Harold Thomson SMITH
Eyes hazel, Hair brown, Complexion fair
Harold Smith – Killed on his 20th Birthday
Can you help to identify Harold?
Harold’s body was recovered by the Germans after the battle, but there are no records of his burial. There is still a chance he might be identified, but we need help.
A mass grave was found in 2008 for 250 bodies the Germans had recovered after the battle. 168 of these soldiers have now been identified and given proper burials and recognition through finding family DNA donors. 82 soldiers remain and some identifications are highly likely. We just need to find DNA donors. Both mt DNA (mother’s line) and Y DNA (father’s line) are needed for this soldier.
If you know anything of Harold’s family or contacts here in Australia, we would like to hear from you.
See the DNA box at the end of the story for what we do know about his family.
Harold Thomson Smith, born on 19 July 1896 in North Melbourne, was the second of David and Elizabeth (nee Leeming) Smith’s six children. His siblings were Arthur, Elsie, Ivy, Vera and Aubrey. Arthur also served in the War, joining in January 1916, regimental number 20345.
Harold attended State School No 583 in South Yarra and then the Working Men's College in Melbourne, the predecessor to the current-day Royal Melbourne Institute of Technology.
He worked as a warehouseman after his schooling, as did his older brother, Arthur. Harold’s interest in technical workings was shown by being a member of the 7th Field Company Engineers for nine months of the three years he spent in the Citizens Military Forces in Melbourne.
Into the Army and off to Gallipoli
Harold was the first of his family to enlist, signing up on 22 March 1915. He was only 18 years, 8 months old and this required his parents’ approval, which was willingly given.
He was assigned to the newly formed 24th Battalion, B Company and given regimental number 509. The 24th was raised in a hurry during the first week of May 1915 and they sailed from Melbourne at the end of that week. Training shortfalls were to be made up in Egypt.
With his earlier engineering experience, Harold was reassigned to the 2nd Australian Division’s 5th Field Engineering Company for the Gallipoli campaign and his regimental number was changed to 4474. The engineers’ training in Egypt was largely focused on trenches, listening posts and erection of wire and other obstacles.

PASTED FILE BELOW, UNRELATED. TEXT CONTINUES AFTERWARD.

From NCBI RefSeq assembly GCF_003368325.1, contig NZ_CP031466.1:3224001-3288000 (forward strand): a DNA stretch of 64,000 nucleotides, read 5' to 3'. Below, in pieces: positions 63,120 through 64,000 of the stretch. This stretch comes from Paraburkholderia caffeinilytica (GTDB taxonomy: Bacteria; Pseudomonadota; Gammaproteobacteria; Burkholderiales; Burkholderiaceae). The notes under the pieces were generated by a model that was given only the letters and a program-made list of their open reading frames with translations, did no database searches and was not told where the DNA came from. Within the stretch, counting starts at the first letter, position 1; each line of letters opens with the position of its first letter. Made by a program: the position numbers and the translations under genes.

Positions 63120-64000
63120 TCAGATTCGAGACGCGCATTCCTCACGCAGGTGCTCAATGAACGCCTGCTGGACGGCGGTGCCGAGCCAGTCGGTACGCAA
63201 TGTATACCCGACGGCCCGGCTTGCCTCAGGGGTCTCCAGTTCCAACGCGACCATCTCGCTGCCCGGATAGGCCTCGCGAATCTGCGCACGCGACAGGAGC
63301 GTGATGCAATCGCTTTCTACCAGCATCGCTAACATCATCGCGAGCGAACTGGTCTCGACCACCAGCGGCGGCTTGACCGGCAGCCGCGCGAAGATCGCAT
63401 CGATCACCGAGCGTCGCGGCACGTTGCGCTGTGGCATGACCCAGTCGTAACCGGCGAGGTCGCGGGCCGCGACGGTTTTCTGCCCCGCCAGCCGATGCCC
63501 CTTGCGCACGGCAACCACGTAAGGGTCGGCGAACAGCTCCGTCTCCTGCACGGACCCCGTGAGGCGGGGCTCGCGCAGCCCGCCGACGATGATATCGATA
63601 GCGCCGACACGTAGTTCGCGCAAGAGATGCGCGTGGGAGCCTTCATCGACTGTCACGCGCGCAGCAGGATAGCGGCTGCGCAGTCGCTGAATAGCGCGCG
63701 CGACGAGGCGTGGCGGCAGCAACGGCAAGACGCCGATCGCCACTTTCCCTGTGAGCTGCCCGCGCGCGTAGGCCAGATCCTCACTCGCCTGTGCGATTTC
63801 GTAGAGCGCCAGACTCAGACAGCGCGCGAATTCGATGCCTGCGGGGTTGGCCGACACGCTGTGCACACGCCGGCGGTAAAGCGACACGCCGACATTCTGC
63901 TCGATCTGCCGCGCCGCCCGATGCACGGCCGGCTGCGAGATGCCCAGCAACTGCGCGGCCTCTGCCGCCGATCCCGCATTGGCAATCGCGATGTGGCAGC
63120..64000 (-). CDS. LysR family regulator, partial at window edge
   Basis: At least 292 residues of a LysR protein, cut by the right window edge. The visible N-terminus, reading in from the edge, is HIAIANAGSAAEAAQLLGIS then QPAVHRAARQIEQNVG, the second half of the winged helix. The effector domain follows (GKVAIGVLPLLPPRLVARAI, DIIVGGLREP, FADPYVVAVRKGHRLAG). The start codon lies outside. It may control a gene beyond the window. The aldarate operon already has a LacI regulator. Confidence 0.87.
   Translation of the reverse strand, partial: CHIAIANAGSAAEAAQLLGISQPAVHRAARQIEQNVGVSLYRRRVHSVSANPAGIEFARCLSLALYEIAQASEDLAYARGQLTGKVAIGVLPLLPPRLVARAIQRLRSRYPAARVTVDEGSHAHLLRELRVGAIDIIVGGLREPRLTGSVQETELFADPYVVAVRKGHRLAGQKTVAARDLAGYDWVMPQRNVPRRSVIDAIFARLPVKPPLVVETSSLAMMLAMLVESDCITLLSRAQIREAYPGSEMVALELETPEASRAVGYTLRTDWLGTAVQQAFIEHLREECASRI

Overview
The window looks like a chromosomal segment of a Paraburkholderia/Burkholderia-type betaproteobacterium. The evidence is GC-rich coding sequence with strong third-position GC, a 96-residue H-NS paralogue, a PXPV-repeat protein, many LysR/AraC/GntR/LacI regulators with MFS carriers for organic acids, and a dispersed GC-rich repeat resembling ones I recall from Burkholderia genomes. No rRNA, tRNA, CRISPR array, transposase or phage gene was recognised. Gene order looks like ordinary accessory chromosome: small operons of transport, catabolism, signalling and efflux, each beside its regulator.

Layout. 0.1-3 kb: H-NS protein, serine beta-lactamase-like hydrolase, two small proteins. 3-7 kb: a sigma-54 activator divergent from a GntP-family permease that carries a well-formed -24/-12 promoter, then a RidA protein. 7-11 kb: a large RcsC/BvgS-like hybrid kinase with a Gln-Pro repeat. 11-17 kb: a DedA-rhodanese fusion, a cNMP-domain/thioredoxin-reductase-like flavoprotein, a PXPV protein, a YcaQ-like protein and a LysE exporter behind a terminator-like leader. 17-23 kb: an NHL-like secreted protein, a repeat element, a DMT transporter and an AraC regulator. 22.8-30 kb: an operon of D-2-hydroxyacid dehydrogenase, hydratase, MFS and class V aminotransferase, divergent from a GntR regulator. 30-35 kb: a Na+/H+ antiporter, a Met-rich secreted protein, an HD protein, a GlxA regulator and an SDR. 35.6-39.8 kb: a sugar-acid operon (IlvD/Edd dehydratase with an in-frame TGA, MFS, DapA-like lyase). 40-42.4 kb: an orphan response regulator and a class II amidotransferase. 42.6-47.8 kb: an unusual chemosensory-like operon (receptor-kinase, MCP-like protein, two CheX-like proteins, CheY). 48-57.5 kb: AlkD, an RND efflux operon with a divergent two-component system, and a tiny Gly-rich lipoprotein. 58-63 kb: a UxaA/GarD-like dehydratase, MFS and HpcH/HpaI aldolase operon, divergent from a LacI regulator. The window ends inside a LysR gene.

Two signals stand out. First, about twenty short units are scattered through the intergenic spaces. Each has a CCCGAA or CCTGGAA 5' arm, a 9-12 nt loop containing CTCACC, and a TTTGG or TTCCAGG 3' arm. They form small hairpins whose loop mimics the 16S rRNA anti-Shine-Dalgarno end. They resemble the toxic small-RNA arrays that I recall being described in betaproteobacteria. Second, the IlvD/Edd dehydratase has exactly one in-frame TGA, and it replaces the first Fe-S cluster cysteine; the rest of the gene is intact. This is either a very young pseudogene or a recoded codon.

Harold was promoted to Lance Corporal on 16 August 1915 and, by the end of August, his unit had completed their basic military and engineering training and were headed for Gallipoli. They left Alexandria on 4 September 1915 and were onshore at Anzac Cove ten days later.
With the major offensive having been completed earlier in the year, Harold’s unit spent their time at Quinn’s Post, Pope’s Hill and Russel’s Top improving the trenches, listening posts and defensive positions. While there were no direct attacks, the Turks were still just meters away with snipers, grenades and mines to contend with daily.
On 16 December 1915, orders were received to head for Egypt, destroying their trenches as they left. They departed Anzac Cove on 18 December, spent Christmas in Mudros on Lemnos Island and arrived in Alexandria on 8 January 1916.
Back to Egypt and then on to Fleurbaix
On arrival in Egypt, Harold’s unit was renamed the 8th Field Company since there was “another” 5th Field Company arriving from Australia.
The Western Front required some different engineering skills than those needed for Gallipoli and Harold spent his time training to erect pontoons/bridges/spans and also doing some railroad work when they were at Ferry Post.
The call to the Western Front came and on 16 June Harold left Moascar, headed for Alexandria and then Marseilles, arriving on 25 June 1916. After several days of train rides and marches, they were in Morbecque by 1 July - just 30 kilometres from the Front. While there, they received an important addition to their training - how to handle a gas attack.
Harold’s unit moved forward early to take over trenching work in the front lines on 6 July to prepare for the upcoming battle. They were in and out of the trenches through the 15th, all the time under ongoing artillery and German sniper fire.
An attack was planned for 17 July, but it was called off due to the weather.
The attack was rescheduled for 19 July, Harold’s 20th birthday. The 8th Field Company were to provide support for 32nd Battalion’s attack.
Heavy artillery from both sides had begun at 11 AM. Harold’s unit were in position by noon and the 32nd’s charge over the parapet began at 5.53 PM.
The 32nd were successful in their initial assaults. By 6.30 PM they were in control of the German’s 1st line system, which was noted as “practically a ditch with from 1 to 2 feet of mud and slush at the bottom”. From there, there was little progress to be made, given the “gluey” nature of the trench and a lack of sandbags.